‘Heartbreaking': Music experts bemoan theft of $70K viola in Allston

Boston police say a $70,000 viola was stolen in the area of Glenville Avenue in Allston between 2 a.m. and 3:50 p.m. Sunday

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A professor at Berklee College of Music can empathize with the man whose $70,000 viola was stolen this weekend in Boston.

Police are investigating the instrument's theft, which they say occurred between 2 a.m. and 3:50 p.m. Sunday in the area of Glenville Avenue in Allston.



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Berklee viola professor Rictor Noren says he knows how the victim feels. Someone also broke into his car and stole his instrument after a concert several years ago.

"It's heartbreaking," Noren said. "It's not as though you just go out and get another one, you know, they become really part of our personality."

Experts in the music industry spoke to NBC10 Boston Wednesday about the price range of these instruments, whether there's a black market for them, where it could turn up and how more details could help police with their search.

"The good news is, there's not much a thief can do with it," Noren said. "There's not really a black market for an instrument of this value."

Based on photos from Boston police, experts say the viola looks like a modern, high-quality instrument. The case alone is worth $1,300. Hand-made violas can range in price from $20,000 to hundreds of thousands and even millions of dollars, according to Noren.

Christopher Reuning, president of Reuning & Son Violins, added that for $70,000, the stolen viola was likely built by someone with a good reputation.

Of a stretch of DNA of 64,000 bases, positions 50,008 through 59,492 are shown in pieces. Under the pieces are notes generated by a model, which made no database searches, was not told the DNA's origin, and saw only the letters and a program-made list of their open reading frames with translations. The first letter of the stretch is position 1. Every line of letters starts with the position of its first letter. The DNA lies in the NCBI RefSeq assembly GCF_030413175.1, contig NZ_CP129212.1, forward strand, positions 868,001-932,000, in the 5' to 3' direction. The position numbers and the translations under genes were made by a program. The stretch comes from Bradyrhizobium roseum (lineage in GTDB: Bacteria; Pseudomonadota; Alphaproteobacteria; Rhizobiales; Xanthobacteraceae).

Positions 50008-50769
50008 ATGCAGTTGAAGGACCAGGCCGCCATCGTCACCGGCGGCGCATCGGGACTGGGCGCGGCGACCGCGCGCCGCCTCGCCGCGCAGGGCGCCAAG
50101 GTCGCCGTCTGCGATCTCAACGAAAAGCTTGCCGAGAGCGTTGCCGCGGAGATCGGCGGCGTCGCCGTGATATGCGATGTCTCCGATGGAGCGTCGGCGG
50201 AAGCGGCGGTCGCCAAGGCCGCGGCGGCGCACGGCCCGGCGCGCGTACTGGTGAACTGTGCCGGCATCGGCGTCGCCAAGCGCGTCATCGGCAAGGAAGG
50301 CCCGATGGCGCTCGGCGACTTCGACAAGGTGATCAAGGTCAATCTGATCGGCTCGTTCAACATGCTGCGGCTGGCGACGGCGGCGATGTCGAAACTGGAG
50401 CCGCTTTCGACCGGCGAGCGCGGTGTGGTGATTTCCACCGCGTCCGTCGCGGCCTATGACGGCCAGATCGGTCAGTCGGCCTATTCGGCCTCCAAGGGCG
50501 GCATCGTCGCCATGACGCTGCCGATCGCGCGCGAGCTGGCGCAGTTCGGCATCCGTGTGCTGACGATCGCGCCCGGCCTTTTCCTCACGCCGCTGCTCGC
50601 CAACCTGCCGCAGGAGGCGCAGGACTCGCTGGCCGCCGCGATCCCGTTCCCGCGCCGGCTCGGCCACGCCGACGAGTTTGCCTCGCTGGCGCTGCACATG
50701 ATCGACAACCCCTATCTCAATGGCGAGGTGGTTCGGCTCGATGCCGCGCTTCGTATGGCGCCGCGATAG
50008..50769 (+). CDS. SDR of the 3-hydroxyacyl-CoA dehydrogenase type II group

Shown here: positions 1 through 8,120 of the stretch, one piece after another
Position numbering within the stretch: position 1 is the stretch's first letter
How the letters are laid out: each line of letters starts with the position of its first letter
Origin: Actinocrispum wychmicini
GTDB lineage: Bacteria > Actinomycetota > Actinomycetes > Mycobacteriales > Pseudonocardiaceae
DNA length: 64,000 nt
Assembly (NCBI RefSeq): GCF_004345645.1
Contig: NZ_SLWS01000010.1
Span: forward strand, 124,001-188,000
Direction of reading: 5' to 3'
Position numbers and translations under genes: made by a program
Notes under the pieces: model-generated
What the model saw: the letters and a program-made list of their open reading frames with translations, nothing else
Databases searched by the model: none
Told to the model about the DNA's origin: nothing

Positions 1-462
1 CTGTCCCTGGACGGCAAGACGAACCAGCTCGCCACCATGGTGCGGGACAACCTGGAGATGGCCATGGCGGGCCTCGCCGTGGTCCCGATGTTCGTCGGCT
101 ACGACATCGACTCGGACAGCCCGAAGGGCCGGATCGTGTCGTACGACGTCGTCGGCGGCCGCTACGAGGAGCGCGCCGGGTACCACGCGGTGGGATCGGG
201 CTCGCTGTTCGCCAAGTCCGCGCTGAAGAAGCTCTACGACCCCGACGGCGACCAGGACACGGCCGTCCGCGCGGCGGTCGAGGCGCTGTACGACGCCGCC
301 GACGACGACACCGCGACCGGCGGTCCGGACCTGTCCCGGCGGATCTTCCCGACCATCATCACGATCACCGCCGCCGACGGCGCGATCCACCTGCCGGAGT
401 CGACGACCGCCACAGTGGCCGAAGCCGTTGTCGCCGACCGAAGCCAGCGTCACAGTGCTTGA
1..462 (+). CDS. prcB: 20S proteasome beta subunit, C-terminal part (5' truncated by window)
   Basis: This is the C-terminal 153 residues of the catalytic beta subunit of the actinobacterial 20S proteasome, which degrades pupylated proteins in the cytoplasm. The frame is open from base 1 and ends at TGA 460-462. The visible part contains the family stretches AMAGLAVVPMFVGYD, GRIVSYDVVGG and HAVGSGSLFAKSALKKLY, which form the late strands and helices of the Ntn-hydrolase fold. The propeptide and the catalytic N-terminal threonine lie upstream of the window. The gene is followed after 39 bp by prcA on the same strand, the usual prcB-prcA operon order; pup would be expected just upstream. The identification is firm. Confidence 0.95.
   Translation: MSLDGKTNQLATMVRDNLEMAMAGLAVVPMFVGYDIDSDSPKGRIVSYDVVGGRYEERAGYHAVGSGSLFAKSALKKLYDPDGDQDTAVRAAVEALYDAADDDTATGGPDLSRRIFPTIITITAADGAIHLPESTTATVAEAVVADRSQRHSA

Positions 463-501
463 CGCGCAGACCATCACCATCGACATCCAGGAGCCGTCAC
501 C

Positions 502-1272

"Whoever owned it, I assume was a maybe a professional musician or a serious student to have something like that," Reuning said. "For them, it's more than the money."

The owner told police he left his things in the back of this building on Glenville Avenue around 10 p.m. the night before. On top of debit and cred cards, the thief also stole the man's passport and a black iPad Pro. A neighbor, who asked to remain anonymous, witnessed the moment the man found out his viola was gone.

"I was just kind of, like, scared," the neighbor said. "I just wanted someone who is better at handling people who are freaking out to come by and help this man."

Industry experts said expensive instruments like these are usually insured, are stolen with some frequency and can often end up resurfacing at local pawn shops. Ruening noted that having more detail on the viola could help police with their search, including the name of the maker, which is typically written on a label inside.

"That way, if it's brought to a violin shop like mine in Brookline, or any general music store, that say, anybody who's trying to sell it, then it'll be recognized and it'll be found," Reuning said.

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